There’s No Place Like Home

I’ve already shared my affinity for radio programs such as the moth, and I also enjoy the occasional This American Life episode, also on NPR.  For this week’s assignment, I listened to the This American Life episode, There’s No Place Like Home.  Although they were disjointed, I was able to catch a few quiet moments to sit and listen to Ira Glass lead me through an exploration of what ‘home’ means.  I tried to pay close attention to the ways the program mixed in audio to enhance the stories.  The inclusion of audio, and the way in which it was done, created a rich listening experience.  I’ll share an example of how this was done.

In Act I, Ira Glass introduces James Spring who will explain an interesting activity that takes place in a small border town in Mexico.  Spring describes for us what he’s doing there; participating in a tourist event called, “Caminata Nocturna”  or, “Night Hike.” It’s a simulated border crossing, complete with border patrol officers and safe houses.

Simulated border crossing. Photo cred. US Travelers

Simulated border crossing. Photo cred. US Travelers

As Spring walks through his experience of the night he includes bits of audio that made me feel like I was there.  During the quiet time in the simulation, he plays the sound of crickets and it gives the sensation of being outside in the middle of a quiet night.  When the border patrol approaches the group he included the sounds of sirens, dogs barking, etc.  Those sounds conjured up a bit of panic and almost made me feel like I was being chased.  These bits of audio were pulled in to the story just as Spring would get to that part.  Sometimes he would pause speaking and let the audio play at a higher volume for a few minutes.  If the audio was still relevant to what he was saying next, he would fade it out and  layer his narration on top.  I think the pauses in narration, with a focus on the additional audio, allowed me to reflect on what was happening in the story.  It gave me a chance to imagine what it would be like to actually be at the Caminata Nocturna.  It was very effective.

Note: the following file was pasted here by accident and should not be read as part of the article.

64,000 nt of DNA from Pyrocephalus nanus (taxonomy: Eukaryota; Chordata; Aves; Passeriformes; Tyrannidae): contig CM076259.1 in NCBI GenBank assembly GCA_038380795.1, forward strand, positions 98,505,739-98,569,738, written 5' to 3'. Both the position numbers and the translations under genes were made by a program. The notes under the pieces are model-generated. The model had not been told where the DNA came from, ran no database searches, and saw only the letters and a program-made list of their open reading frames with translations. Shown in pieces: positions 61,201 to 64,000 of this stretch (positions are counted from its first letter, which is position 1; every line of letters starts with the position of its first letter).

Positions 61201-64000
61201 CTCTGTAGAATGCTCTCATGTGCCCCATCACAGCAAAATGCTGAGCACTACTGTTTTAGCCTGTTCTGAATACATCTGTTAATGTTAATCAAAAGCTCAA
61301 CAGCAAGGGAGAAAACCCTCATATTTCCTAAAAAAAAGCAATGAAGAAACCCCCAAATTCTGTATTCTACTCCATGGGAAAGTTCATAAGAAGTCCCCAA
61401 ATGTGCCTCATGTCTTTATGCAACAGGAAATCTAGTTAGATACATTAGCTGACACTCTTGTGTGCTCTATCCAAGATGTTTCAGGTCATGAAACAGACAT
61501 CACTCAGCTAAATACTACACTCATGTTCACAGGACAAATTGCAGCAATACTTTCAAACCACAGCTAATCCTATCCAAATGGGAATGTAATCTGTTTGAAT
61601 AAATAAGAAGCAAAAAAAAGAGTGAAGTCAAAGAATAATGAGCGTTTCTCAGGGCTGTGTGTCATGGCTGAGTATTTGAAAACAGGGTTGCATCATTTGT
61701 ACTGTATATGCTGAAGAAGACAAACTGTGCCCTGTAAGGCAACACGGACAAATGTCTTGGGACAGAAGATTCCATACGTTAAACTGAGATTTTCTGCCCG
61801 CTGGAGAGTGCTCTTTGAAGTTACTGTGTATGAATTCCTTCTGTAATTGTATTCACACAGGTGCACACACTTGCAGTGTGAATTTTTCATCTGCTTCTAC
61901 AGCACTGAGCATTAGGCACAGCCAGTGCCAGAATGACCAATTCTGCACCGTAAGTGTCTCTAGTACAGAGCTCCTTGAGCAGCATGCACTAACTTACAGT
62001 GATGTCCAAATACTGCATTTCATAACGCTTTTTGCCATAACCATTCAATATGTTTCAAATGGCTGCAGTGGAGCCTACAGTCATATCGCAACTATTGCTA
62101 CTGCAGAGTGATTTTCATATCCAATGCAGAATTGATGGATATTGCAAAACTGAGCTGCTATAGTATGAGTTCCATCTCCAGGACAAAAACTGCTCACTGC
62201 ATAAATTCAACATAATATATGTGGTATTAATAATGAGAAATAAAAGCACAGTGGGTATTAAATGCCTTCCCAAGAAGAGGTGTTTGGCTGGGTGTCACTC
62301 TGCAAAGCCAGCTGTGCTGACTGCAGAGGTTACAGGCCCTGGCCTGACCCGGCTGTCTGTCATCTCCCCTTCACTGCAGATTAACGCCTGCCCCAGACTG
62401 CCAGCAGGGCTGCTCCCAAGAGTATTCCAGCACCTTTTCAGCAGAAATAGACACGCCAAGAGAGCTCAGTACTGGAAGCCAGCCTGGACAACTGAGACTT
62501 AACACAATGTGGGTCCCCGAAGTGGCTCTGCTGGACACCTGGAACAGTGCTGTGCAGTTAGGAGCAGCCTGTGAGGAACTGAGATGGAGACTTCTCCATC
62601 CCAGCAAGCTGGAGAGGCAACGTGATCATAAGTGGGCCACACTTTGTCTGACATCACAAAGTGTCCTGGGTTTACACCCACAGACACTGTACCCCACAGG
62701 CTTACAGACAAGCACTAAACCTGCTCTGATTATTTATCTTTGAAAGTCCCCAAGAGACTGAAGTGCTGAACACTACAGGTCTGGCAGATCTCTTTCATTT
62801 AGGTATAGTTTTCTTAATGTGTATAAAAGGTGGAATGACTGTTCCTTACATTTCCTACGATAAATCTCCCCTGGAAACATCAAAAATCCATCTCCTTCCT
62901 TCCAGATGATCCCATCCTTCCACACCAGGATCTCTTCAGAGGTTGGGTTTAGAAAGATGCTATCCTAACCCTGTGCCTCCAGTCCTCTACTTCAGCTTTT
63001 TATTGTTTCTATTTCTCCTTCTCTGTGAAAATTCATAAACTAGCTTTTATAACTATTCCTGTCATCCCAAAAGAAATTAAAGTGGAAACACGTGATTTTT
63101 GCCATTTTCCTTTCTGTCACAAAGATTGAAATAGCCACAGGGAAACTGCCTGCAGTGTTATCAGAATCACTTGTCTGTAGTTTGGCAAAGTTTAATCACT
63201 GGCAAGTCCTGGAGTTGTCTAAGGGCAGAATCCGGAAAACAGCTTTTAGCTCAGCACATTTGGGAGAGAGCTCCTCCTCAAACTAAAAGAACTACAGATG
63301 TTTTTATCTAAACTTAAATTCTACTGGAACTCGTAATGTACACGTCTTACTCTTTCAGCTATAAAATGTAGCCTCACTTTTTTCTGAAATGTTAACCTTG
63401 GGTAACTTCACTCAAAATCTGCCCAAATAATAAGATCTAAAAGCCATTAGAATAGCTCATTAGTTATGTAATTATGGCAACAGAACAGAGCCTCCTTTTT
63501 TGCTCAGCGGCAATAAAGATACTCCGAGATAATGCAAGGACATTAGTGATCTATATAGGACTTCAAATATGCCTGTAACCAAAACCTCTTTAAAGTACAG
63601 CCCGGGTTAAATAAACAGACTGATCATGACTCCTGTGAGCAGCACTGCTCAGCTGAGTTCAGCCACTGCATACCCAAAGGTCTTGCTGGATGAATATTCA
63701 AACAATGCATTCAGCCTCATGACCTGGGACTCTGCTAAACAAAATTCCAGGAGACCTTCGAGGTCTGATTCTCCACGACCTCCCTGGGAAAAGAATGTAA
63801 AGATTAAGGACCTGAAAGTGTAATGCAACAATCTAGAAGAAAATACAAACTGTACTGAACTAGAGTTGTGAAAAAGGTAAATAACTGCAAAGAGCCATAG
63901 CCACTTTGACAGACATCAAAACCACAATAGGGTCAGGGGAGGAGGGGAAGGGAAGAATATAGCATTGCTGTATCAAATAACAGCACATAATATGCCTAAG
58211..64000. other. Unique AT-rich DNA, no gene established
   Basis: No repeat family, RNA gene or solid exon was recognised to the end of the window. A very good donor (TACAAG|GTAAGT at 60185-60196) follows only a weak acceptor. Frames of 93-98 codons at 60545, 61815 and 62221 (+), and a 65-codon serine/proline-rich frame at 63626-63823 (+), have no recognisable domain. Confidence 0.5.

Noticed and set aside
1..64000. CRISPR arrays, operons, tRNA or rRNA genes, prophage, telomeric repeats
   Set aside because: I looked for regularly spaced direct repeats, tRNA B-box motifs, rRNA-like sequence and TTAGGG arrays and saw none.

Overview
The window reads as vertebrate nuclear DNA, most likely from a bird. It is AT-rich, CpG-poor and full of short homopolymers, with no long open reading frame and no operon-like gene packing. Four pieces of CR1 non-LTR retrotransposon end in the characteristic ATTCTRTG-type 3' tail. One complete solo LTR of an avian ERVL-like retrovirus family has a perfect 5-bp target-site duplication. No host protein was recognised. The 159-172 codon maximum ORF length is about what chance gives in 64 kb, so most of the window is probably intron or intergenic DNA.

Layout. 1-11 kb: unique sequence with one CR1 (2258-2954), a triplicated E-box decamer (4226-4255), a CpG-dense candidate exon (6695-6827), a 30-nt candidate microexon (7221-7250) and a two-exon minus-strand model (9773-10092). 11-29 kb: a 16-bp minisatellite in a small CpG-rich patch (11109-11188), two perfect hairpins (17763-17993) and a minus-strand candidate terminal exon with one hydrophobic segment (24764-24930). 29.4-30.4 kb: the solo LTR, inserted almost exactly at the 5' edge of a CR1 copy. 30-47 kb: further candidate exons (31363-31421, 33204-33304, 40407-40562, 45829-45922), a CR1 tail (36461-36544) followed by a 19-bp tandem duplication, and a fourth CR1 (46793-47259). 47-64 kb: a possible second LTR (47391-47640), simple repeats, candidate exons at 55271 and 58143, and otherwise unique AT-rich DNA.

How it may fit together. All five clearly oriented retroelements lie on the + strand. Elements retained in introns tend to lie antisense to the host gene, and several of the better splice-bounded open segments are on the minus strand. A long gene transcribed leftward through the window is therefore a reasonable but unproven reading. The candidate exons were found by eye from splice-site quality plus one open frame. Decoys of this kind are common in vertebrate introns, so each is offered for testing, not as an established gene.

The program uses the same techniques in Act II.  Whether it’s the sound of a young man rapping at a diner, or the sounds of patrons enjoying themselves at a toast bar, the different layers of audio mixed with the story narration really gave me a sense of what it would be like to be in those places, experiencing those moments.  In a time where we are inundated with the visual (television, Instagam, etc.) it’s nice to be reminded that we can feel and experience things through simply listening.

 

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One thought on “There’s No Place Like Home

  1. Excellent observations- what would those segments have been like with a complete silence as the background? Also note the use of short musical sections as a bridge between the different show segments, like as the HowSound article, describes the way audio shows can have their own sense of paragraphs, clues to indicate the changes in the story or flow.

    I hope you also noticed the handoffs between narrator and the person’s own story. The thing the show does well is to connect the larger life themes between different stories.

    I’m glad to see the inclusion of related links and images, that works well in your blog.

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